Blizzard's headquarters in Irvine, California will be open on May 21, 2022. The increased scrutiny of regulators indicates a more difficult year for a market that was already slowing down. Note from the Editor: Your subscription to Finance & Commerce includes business content from The New York Times. British antitrust regulators blocked Microsoft's $69 Billion bid to purchase gaming giant Activision Blizzard on Wednesday, threatening the deal to be killed off completely. The decision raises the question of how often deals fail after they are signed.
Just 33 of the 3,347 bids made to purchase an American company this year have been withdrawn. Some deals were signed earlier, such as the Activision acquisition announced last year. In 2022, almost 12,000 deals totaling $170 billion were announced. 142 of them were withdrawn.
The failure of a transaction can be due to a variety of factors, but regulators are usually concerned that the merger will have a negative impact on the consumers or the nation as a whole. Regulators are increasingly making their case. The number of transactions pulled last year was the highest in 20-years, though this may be partly because 2021 saw a record number deals.
Dealmakers claim that increased regulatory scrutiny has a chilling effect on dealmaking. The value of announced deals in 2022 fell by nearly 60% compared to the previous year, despite 2021 being a notable high-level of activity.
Dealmakers report that it is becoming increasingly difficult to predict when authorities will decide to approve or block a transaction. This uncertainty is especially high for companies that are looking to purchase emerging technologies like cloud gaming.
There have been several headline-grabbing deals in the United States that have been successfully blocked by regulators under President Joe Biden. These include Penguin Random House’s plans to purchase Simon & Schuster and the merger between insurance giants Aon & Willis Towers Watson last year.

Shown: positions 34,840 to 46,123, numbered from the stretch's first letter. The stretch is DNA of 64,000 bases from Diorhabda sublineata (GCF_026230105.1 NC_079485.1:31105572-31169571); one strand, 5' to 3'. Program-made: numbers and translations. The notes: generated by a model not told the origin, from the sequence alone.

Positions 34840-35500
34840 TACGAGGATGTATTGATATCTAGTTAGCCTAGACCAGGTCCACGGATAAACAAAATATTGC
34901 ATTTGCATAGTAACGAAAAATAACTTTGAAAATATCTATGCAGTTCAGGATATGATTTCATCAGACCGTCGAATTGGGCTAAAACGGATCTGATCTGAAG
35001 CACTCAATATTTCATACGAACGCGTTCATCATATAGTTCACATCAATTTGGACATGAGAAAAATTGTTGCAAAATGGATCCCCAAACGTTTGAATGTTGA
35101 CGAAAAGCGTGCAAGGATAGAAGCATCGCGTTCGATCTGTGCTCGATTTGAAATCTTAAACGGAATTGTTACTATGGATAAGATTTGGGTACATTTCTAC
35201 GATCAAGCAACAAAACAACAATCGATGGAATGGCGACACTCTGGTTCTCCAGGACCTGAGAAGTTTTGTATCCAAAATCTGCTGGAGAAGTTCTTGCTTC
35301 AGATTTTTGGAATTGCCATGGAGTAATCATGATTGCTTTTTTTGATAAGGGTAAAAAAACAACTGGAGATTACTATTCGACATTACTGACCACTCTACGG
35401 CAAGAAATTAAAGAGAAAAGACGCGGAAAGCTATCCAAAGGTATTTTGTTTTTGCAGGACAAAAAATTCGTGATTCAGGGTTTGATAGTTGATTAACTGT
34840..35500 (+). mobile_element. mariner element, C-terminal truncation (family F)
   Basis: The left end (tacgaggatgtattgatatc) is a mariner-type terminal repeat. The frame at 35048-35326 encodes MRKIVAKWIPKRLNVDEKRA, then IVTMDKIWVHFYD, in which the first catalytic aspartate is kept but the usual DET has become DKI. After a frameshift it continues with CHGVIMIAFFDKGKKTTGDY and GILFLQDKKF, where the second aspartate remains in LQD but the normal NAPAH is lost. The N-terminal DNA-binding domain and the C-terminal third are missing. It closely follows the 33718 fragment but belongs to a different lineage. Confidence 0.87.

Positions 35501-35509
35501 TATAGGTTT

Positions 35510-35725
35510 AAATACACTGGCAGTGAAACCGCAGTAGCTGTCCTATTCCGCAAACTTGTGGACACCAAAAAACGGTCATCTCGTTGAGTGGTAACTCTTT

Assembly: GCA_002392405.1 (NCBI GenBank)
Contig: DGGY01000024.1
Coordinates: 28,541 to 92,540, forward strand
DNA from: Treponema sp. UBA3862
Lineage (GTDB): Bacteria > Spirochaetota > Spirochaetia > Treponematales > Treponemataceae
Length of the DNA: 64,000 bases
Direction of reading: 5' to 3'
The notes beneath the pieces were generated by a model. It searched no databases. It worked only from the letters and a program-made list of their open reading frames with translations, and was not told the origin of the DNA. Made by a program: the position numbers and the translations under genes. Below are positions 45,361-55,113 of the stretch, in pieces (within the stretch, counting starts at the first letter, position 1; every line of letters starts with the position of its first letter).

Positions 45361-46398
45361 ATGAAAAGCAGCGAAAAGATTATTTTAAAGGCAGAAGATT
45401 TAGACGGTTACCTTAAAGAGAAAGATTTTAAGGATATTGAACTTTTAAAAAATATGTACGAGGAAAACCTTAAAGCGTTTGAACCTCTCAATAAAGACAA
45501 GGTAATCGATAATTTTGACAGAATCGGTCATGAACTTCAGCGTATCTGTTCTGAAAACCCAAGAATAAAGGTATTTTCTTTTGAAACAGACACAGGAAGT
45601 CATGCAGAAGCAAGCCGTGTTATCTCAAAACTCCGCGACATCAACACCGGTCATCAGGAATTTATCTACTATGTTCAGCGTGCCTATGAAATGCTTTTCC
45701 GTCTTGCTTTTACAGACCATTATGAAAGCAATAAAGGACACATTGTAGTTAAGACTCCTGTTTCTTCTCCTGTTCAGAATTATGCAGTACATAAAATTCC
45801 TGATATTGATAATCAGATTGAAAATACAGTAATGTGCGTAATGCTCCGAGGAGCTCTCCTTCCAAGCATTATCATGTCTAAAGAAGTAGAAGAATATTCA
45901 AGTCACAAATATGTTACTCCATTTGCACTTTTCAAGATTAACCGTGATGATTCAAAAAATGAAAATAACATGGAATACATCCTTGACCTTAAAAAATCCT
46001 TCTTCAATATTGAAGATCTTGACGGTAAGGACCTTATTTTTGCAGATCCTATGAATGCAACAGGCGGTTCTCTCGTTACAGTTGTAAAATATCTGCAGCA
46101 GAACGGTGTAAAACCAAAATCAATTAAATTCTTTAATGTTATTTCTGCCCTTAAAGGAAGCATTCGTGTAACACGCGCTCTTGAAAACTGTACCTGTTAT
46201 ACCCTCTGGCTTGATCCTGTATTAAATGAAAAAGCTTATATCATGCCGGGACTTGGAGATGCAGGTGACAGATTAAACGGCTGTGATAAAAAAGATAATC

Even when it comes to deals that involve companies with headquarters outside of their own borders, global regulators are stepping up, like the British did in the case of Microsoft and Activision. Last year, the European Union's Competition Authority blocked Illumina's purchase of Grail despite Illumina's claim that Grail had no business in Europe.
Deals can also fall apart due to national security concerns. Broadcom's purchase of Qualcomm, its rival chipmaker fell through after a U.S. Government panel claimed the deal would give a competitive advantage to Chinese companies such as Huawei.
Some companies seem willing to bet on deals that pass a thorough inspection. Justice Department sued to stop JetBlue from acquiring Spirit Airlines. This was widely expected, given the consolidation of the airline industry. Both airlines are defending their merger and pushing for a similar outcome to UnitedHealth Groups purchase of Change Healthcare after they convinced a U.S. District Court Judge to overrule the Justice Department's suit to block it.
Many merger agreements include some form of protection. For example, one party may pay a fee to the other in the event that regulators decide to break up the deal. In an effort to combat possible regulatory pushback, companies have built in longer deadlines for closing their deals.
The move by Britain to block Microsoft's acquisition of Activision is a response to the pressures facing big technology companies and the current economic climate, which has made it more difficult to finance deals. This could indicate that the already slow market for deal-making will get even more difficult in 2013.
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